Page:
A Letter to My Unborn Child

Life starts in a womb room.
Walls block our way, but we do not think of them.
We push against the sides, not knowing what lay beyond,
Longing to find all the flavour and colour outside of this room that we do not think of.

Life passes us from one room to the next,
a mother not wanting her child.
Childhood holds us too long,
a small room we push against
hoping to crack its shell.
Adolescence is shorter still, yet feels even longer:
a smaller room with black walls of despair and empty promises.
But adulthood… adults, we wish to go back:
Not enough time to love our honeys, raise children—just make money,
And looking back, the rooms always seem larger than when there we were trapped.

Find a road, tunnel, river: whatever analogy you prefer.
See that little light shining at the end?
That is what we all work towards,
but desperately do not want to reach.
Lightposts, walls, tree branches clatter closer as we walk further,
and further, and further away from the first room of our conception
Until we are trapped between a rock and a hard place:
No amount of pushing against the walls makes either move,
and we have no conception of how we got there.
The road, tunnel, river gets smaller closer to that light.

You’re going to miss this,
these wide open spaces where you can stretch your arms
run back and forth, prolonging the trek forward.
The end is so short, so small, so darling
do not run into it.
It will not greet you like a schoolboy when you drop your books,
and when his hand touches yours you may feel the heat,
But that is just a light quickly expanding from heart to fingertips
because it has nowhere to go.
A tree with no more sky.
A child with no more room to run.
A stream finding the lake it has been drawn to all along
then finding out that the lake does not run with under-toes of adventure,
Merely sits.
Stagnant.
Dead.
Nowhere left to go.
Seemingly large and free,
but quite small in reality.

Darling, I do not know you yet.
This is maybe something that you will never get,
But I am afraid,
Afraid of the opportunity I will never forget,
And do not want to regret
never sharing this with you
Or forget.
So, darling, this is my message to you.

Stay in your room until it will hold you no more.
Yes, I do so long to hold you,
and in my dreams, you are already there, but please
The next room will wait.
Explore every corner.
Jump to the highest spaces that you can manage to reach
and if you need a step ladder, always ask.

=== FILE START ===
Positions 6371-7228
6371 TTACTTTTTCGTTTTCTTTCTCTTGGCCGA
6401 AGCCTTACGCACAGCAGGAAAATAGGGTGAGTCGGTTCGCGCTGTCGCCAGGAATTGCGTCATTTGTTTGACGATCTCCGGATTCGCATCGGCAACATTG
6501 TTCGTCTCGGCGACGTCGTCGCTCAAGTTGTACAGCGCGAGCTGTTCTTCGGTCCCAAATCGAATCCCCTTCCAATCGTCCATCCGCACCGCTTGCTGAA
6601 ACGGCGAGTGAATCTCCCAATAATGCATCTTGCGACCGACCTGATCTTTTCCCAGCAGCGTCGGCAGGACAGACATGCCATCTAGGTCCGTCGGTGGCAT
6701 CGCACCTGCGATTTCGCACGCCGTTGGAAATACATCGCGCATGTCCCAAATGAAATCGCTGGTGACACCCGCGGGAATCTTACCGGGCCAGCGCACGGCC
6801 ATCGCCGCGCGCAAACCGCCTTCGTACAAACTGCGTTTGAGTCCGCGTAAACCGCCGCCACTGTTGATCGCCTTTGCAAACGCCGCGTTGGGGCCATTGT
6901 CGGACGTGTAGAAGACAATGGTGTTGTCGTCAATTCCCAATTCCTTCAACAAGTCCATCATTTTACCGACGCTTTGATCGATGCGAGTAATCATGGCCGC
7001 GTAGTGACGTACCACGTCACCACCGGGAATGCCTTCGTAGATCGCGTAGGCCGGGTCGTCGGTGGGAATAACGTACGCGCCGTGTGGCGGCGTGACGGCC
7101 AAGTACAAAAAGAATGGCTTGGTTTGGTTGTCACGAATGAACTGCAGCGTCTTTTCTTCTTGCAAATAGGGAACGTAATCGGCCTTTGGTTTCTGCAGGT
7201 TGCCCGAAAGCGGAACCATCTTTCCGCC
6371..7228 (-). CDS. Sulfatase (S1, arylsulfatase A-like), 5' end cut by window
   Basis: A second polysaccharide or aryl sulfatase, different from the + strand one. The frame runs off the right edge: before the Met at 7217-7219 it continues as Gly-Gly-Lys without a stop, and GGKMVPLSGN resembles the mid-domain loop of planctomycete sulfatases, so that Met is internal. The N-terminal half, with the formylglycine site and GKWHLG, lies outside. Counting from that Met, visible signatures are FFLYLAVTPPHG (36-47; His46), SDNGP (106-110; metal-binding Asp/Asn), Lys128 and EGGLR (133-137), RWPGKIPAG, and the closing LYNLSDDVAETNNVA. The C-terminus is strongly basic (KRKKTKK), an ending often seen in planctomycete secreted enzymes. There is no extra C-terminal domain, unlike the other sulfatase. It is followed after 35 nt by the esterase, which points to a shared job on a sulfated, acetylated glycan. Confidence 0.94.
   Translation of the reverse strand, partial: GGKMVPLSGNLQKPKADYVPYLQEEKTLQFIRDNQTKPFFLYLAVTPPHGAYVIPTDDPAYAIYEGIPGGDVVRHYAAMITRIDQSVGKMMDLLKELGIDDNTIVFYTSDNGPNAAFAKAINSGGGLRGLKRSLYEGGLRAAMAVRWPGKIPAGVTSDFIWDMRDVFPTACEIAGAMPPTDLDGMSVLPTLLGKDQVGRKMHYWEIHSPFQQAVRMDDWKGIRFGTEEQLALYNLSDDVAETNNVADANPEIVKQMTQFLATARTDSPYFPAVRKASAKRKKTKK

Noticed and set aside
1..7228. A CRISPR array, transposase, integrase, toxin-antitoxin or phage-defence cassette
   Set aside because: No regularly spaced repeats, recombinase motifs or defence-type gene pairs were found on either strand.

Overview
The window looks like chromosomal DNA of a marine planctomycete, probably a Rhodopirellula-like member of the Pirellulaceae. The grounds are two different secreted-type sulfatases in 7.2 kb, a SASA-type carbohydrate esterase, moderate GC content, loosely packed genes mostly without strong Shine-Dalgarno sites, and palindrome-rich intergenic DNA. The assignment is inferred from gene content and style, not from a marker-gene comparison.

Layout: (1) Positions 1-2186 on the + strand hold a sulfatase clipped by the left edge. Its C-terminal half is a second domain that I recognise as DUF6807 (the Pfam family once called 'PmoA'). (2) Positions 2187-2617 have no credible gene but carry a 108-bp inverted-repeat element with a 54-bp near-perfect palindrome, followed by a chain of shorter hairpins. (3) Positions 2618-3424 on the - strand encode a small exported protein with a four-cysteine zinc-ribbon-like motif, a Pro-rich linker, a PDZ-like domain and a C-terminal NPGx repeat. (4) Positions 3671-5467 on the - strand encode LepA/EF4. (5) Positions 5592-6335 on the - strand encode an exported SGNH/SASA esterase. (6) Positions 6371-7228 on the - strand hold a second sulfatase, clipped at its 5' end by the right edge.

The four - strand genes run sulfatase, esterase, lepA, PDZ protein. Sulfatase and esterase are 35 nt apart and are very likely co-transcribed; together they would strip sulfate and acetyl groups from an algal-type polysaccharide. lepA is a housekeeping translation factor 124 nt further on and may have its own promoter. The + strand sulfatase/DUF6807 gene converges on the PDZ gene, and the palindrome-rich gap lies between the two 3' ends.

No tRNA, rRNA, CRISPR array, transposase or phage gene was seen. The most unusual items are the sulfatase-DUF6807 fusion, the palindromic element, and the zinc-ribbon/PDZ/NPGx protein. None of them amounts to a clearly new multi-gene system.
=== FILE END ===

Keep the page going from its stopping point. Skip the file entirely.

Do not wait to grow longer legs
because in that next room where the legs wait…
the ceiling is lower. The world is smaller.

There will be times when room confinement feels like the worst punishment
When the world has grounded you, and you do not want to learn the lesson it wants to teach you, but please…
Darling, stay in your room until the door bursts from its hinges
so when you look back, it is not vacant,
empty: a white space filled with “if only”s.

Do you hear my words?
What language do they speak in that womb room, darling?
It has been so long.
I do not remember.
I hope that the day you understand my message to you—
That day when you can read this poem, and comprehend the language of my heartbeats—
the large rooms behind you are already full.
True, I could wait til then,
Maybe, til I know a bit more about you,
But then my message will arrive too late
Like a letter sunk with the ship,
and you have to find it tucked inside a coral reef
Long after empty rooms yawn taunting, empty mouths:
A toothless shark
Just grumbling snarls.

And when you finally do grow
and after we have met
and after, or before, or while you are still in the room where I left this letter to you:
Stay in your room.
So when I come up, you have not flown out the window,
So when I come to speak with you, you are there.
So when I ask what you have learned,
you will not grumble and give me no answer
But show me all the spots in the paint job that I missed
tell me of how the bedsheets crinkle just so when I sit,
and how the window whispers message to you
and contemplate the conception of the world itself.
Darling, this is not a punishment,
but a time to learn.
A time to never miss the little things:
The way the clock ticks in the hall… or doesn’t,
and why sometimes I wish it would just stop
so we could sit together in this perfect moment.
Forever.
So when I ask what you did when sent to your room,
and you come out to tell me,
you will say
“Everything, daddy. Everything.”

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